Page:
Directed by artistic director Simon Godwin, Shakespeare Theatre Company will be presenting the Bard’s “Much Ado About Nothing” beginning on November 10. This play is probably one of the most finely honed comedies of Shakespeare. It is full of all the wonderful things we have been conditioned to enjoy about his plays. There are mistaken identities along with several masks and disguises. There is one of the best battles of the sexes ever. It has smart and resourceful women. There are scads of deception and villainy and there’s plenty of romance, too. Finally, if you did not know, “Nothing” refers to “noting,” or eavesdropping, which in this play leads to mayhem.
The cast includes Kate Jennings Grant as Beatrice and Rick Holmes as her verbal sparring partner, Benedick. Nicole King and Paul Deo, Jr. play the other two romantic roles, Hero and Claudio. Justin Adams plays the villain, Don John. In the comic roles of Ursula and Dogberry are Sarah Corey and Dave Quay. The rest of the fine cast includes Carl Albán, David Bishins, Cerra Cardwell, Michael Kevin Darnall, Nehassaiu de Gannes, Terrance Fleming, Edward Gero, Quinn M. Johnson, Raven Lorraine, Ryan Neely, Ring Yuqi Yang and Dina Thomas.
The play is being done in modern times, actually a television studio, so the set and costumes are not traditionally Elizabethan. Evie Gurney is the Costume Designer and part of the wonderful artistic team including Scenic Designer Alexander Dodge, Lighting Designer Donald Holder, Sound Designer Fan Zhang, and Projection Designer Aaron Rhyne.
Evie Gurney: INTERNATIONAL: National Theatre: “Much Ado About Nothing,” “Antony & Cleopatra;” The Old Vic: “The 47th;” Almeida Theatre: “The Hunt;” Dramaten (The Royal Dramatic Theatre of Sweden): “Måsen” and “The Seagull.” AWARDS: The Stage Debut Award (Best Designer). Before becoming a costume designer, Evie spent a decade working in the luxury fashion industry for brands including Ralph Lauren and Alexander McQueen. Training: Royal College of Art, London: MA in Curating Contemporary Art; Central Saint Martins, London: BA in Fashion. Instagram: @evieonfire. EvieGurney.com.
Can you tell our readers a bit about yourself?
I was born and raised in London, but I live in Milan now with my husband who is Italian. I completed a BA in Fashion at Central Saint Martins and an MA in Curating Contemporary Art at The Royal College of Art, both in London.
You are doing this production in modern dress. How do you incorporate the feeling of Elizabethan times into your modern designs?
The short answer is—I don’t! Deciding on modern dress is a very deliberate way to emphasize the timelessness and universality of Shakespeare’s themes. “Much Ado About Nothing” is about celebrity, gossip, deception, betrayal, the foibles of human nature, and the transformative power of love. The emotions and actions don’t belong in another time and another world. They are as relevant today as they were when the play was written. Many of Shakespeare’s characters are archetypes and dressing them in modern clothing makes them immediately relatable. We recognize these people and I want my costumes to look so real that the actors could walk off stage onto F Street and blend right into the crowd.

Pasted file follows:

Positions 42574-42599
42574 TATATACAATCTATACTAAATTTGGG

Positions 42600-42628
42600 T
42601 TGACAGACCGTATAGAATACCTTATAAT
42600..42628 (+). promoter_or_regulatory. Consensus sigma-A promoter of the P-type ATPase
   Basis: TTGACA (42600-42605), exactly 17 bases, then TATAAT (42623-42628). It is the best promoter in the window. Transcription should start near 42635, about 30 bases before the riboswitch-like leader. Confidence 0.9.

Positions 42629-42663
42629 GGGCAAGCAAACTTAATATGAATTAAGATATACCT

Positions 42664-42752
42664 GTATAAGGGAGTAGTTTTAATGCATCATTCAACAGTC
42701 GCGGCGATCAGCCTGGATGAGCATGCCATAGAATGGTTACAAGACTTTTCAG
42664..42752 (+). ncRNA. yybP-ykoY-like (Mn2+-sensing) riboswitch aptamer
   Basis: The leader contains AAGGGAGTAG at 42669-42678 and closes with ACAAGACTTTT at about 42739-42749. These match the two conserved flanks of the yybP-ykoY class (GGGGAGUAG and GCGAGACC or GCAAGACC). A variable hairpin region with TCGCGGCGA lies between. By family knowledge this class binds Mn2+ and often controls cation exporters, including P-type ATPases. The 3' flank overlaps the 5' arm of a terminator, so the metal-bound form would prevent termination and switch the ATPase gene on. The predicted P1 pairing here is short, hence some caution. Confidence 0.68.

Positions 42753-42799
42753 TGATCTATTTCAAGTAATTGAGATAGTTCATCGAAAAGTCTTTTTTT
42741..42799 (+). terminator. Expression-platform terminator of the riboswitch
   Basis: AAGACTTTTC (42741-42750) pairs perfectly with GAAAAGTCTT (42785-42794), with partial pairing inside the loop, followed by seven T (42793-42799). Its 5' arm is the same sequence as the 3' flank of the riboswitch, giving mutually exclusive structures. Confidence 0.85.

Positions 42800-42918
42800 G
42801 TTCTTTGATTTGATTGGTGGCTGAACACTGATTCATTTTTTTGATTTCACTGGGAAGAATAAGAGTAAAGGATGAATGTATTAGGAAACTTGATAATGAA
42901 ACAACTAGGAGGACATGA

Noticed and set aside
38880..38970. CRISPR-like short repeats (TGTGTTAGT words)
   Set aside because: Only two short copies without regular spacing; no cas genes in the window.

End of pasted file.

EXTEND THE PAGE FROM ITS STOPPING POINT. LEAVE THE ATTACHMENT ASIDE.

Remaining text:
I have always wondered if costumes in modern dress are made from “scratch” or do you purchase the items and alter them for the actors?
It depends on the item and the show. Some costumes need to made from scratch because they only exist in the designer’s imagination, Some costumes are easier to find but are given a bespoke fit and finish by our in-house drapers and stitchers. Some items, like uniform, have to come from specialist suppliers in order to look authentic. This version of “Much Ado About Nothing” is set in a television studio so there are certain conventions to follow to achieve that glossy corporate look and a lot of attention to detail.
You have worked in the theatre and the fashion industry. Which do you prefer and why?
It was definitely a choice after 15 years working in the fashion industry to try something new. I find theatre incredibly collaborative and inclusive. I love day one of rehearsals when I meet the actors for the first time and see the real people I’m going to be dressing. I will often spend the first week redesigning the show to better complement the actors that have been cast in each role. Also, the time scales are quite different. Developing a fashion collection takes months, in theatre you usually have 4-6 weeks, so you have to work on instinct and be decisive.
Do you have a favorite production for which you did the costume design and is there a play you would like to do in the future?
The first production I did as a costume designer was “Anthony & Cleopatra” at the National Theatre in London in 2018, also directed by Simon Godwin. I think that will always be my favorite because it was such a pivotal moment in my professional life. Sophie Okonedo was such a glamorous, gorgeous Cleopatra and I am forever grateful that I had the chance to start my career with that show.
I’m really interested in science fiction and I would love to design a show set in the future, or on another planet. I think it’s fascinating to see the evolution of fashion over time and how it reflects the societies that created it. I wonder in 50 or 500 years’ time, how we will express status, power and beauty through clothing? What cultural influences might dominate and how our clothing might have to adapt to changing environmental factors.
William Shakespeare’s “Much Ado About Nothing” will run from November 10 through December 11, 2022 at Shakespeare Theatre Company, Harman Hall, 610 F Street NW, Washington, D.C. 20004. For more information and tickets, go to this link. MASK REQUIRED performances on Tuesdays, Wednesdays, and Sundays and MASK RECOMMENDED performances on Thursdays, Fridays, and Saturdays.